Telecom Italia SpA, the country’s biggest phone company, appointed Aldo Minucci as chairman at a board meeting today, filling a position left vacant after the departure of Executive Chairman Franco Bernabe last October.
Minucci, 67, currently deputy chairman, will lead the phone carrier “without any changes to the existing powers vested in CEO Marco Patuano,” the Milan-based company said in a statement. Bloomberg News reported earlier that he would be nominated today.
Directors also approved a procedure to “manage any extraordinary transactions” involving its Brazilian business, the company said. Telecom Italia has repeatedly said its Latin American division remains strategic.
The company’s largest shareholder, Spain’s Telefonica SA, has been seeking to exercise greater influence and last year increased its indirect stake in the carrier.
Minucci told the website Firstonline in an interview that he will only serve in the position until a new board is chosen in April. “I will guarantee the rights of all shareholders, with an eye on governance. ”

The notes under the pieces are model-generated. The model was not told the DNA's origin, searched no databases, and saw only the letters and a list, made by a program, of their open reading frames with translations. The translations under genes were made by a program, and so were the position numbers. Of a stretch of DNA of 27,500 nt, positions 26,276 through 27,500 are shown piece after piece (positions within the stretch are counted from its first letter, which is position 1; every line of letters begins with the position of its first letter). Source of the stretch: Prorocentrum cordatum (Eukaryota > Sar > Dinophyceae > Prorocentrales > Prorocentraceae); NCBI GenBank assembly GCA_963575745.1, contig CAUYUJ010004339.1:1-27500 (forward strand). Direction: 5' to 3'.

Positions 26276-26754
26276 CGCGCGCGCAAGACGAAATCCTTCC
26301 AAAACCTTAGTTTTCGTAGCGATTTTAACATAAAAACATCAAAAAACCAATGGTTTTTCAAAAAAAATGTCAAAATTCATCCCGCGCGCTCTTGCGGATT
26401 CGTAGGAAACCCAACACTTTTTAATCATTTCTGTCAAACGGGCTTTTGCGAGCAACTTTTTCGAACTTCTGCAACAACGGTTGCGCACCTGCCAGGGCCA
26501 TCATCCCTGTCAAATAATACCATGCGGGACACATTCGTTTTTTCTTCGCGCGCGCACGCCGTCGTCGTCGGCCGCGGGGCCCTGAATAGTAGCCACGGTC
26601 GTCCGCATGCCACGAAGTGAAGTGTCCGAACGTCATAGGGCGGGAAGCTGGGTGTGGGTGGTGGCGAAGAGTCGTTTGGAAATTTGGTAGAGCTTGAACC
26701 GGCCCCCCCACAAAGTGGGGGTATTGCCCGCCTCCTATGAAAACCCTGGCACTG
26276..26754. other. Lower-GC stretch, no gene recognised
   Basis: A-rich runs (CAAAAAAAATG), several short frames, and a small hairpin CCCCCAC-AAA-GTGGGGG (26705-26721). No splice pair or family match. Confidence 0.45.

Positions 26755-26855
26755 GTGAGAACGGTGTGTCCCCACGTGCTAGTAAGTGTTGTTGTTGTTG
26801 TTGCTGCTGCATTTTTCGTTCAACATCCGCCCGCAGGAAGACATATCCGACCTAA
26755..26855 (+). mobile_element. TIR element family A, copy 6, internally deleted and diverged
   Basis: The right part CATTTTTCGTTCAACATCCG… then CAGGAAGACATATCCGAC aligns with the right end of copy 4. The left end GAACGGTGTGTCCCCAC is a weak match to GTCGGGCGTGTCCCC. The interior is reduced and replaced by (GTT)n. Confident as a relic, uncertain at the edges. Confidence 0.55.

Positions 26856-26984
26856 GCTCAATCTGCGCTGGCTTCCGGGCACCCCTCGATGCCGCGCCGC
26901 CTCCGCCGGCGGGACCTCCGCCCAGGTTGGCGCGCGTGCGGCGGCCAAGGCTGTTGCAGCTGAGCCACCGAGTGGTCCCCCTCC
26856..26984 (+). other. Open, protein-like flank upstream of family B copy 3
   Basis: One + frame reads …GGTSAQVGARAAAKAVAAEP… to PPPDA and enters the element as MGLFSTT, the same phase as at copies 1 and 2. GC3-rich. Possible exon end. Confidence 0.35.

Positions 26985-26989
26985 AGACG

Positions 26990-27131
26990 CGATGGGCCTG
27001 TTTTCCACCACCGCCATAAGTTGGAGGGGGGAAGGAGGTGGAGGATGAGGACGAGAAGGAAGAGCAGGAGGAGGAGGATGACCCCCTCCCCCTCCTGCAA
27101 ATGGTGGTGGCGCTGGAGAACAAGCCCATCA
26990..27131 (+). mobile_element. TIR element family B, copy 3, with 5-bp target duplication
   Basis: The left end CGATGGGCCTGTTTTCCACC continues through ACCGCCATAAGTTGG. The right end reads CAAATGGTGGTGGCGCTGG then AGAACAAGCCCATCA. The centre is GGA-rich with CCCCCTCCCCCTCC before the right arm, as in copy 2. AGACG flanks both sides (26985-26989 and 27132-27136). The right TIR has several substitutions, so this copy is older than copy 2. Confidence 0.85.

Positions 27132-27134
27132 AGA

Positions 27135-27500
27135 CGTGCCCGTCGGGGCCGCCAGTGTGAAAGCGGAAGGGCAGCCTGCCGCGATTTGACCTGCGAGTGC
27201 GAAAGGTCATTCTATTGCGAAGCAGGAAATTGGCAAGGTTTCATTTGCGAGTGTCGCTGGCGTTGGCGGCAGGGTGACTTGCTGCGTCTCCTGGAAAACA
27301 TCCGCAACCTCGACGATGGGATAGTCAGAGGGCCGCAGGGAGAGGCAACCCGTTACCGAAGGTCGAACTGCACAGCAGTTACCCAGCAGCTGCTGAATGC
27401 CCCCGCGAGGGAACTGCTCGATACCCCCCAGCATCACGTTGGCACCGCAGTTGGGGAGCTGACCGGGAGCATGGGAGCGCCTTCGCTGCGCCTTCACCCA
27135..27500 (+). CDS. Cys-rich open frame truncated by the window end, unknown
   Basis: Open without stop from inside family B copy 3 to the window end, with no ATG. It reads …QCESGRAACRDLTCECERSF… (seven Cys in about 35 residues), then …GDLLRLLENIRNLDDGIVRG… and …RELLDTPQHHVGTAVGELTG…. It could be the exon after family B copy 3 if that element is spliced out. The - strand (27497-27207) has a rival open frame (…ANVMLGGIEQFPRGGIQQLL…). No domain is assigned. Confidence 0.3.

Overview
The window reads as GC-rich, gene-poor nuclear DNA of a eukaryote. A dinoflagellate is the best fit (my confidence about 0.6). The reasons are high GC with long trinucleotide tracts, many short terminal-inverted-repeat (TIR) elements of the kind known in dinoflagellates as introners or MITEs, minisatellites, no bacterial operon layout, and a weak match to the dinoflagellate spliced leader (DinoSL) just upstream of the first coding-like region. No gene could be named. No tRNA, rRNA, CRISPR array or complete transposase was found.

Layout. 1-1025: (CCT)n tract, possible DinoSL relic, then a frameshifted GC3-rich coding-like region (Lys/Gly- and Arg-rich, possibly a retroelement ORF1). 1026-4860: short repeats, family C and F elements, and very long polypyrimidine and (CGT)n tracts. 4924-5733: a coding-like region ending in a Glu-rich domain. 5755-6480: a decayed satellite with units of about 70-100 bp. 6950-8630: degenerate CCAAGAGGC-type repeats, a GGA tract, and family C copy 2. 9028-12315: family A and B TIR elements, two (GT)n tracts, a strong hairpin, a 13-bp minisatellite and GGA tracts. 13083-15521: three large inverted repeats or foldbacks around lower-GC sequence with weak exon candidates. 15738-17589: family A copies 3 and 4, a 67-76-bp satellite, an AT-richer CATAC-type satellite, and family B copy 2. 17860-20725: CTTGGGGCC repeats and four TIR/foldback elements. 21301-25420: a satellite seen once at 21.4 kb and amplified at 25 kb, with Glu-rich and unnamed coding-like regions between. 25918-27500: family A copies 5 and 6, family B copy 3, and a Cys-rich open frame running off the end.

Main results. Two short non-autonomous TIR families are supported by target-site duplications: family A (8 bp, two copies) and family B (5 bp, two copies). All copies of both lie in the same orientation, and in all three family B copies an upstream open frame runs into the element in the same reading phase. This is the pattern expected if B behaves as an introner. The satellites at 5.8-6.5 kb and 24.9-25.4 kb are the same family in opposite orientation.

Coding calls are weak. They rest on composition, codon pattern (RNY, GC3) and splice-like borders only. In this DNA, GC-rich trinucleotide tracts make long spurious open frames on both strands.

Minucci told the website he saw the need for a smaller board and “giving more space to independent personalities who don’t represent big investors.”
Telecom Italia said directors will review the corporate governance issue on Feb. 27.
Minucci studied law at Italy’s University of Trieste. He joined insurer Assicurazioni Generali SpA in 1972 and in 1995 became a deputy director general. He was chairman of Telco SpA, the holding company that owns 22.4 percent of Telecom Italia, from 2007 to 2012. He is president of Ania, Italy’s association of insurance companies.
Minority investor Findim Group SA last year narrowly lost a bid to revoke Telecom Italia’s board in a sign that some shareholders were getting impatient with corporate governance at the carrier.
The corporate governance issue has become crucial as CEO Patuano faces key decisions, such as in Brazil, on how to reduce Telecom Italia’s $38 billion debt pile and revive its Italian phone business pummeled by Europe’s debt crisis.
Telefonica CEO Cesar Alierta and former executive Julio Linares in December stepped down from Telecom Italia’s board to avoid the perceived conflicts of interest in Brazil, where the two companies compete. The country’s antitrust authorities have fined Telefonica and ordered it to reduce its Brazilian holdings or convince Telecom Italia to sell its local unit, Tim Participacoes SA.
The Italian carrier also said today that the trend of 2013 earnings before some items was in line with the company’s goals released in August, while revenue is slightly lower than the target stated in February 2013. It will release full-year 2013 figures on March 6.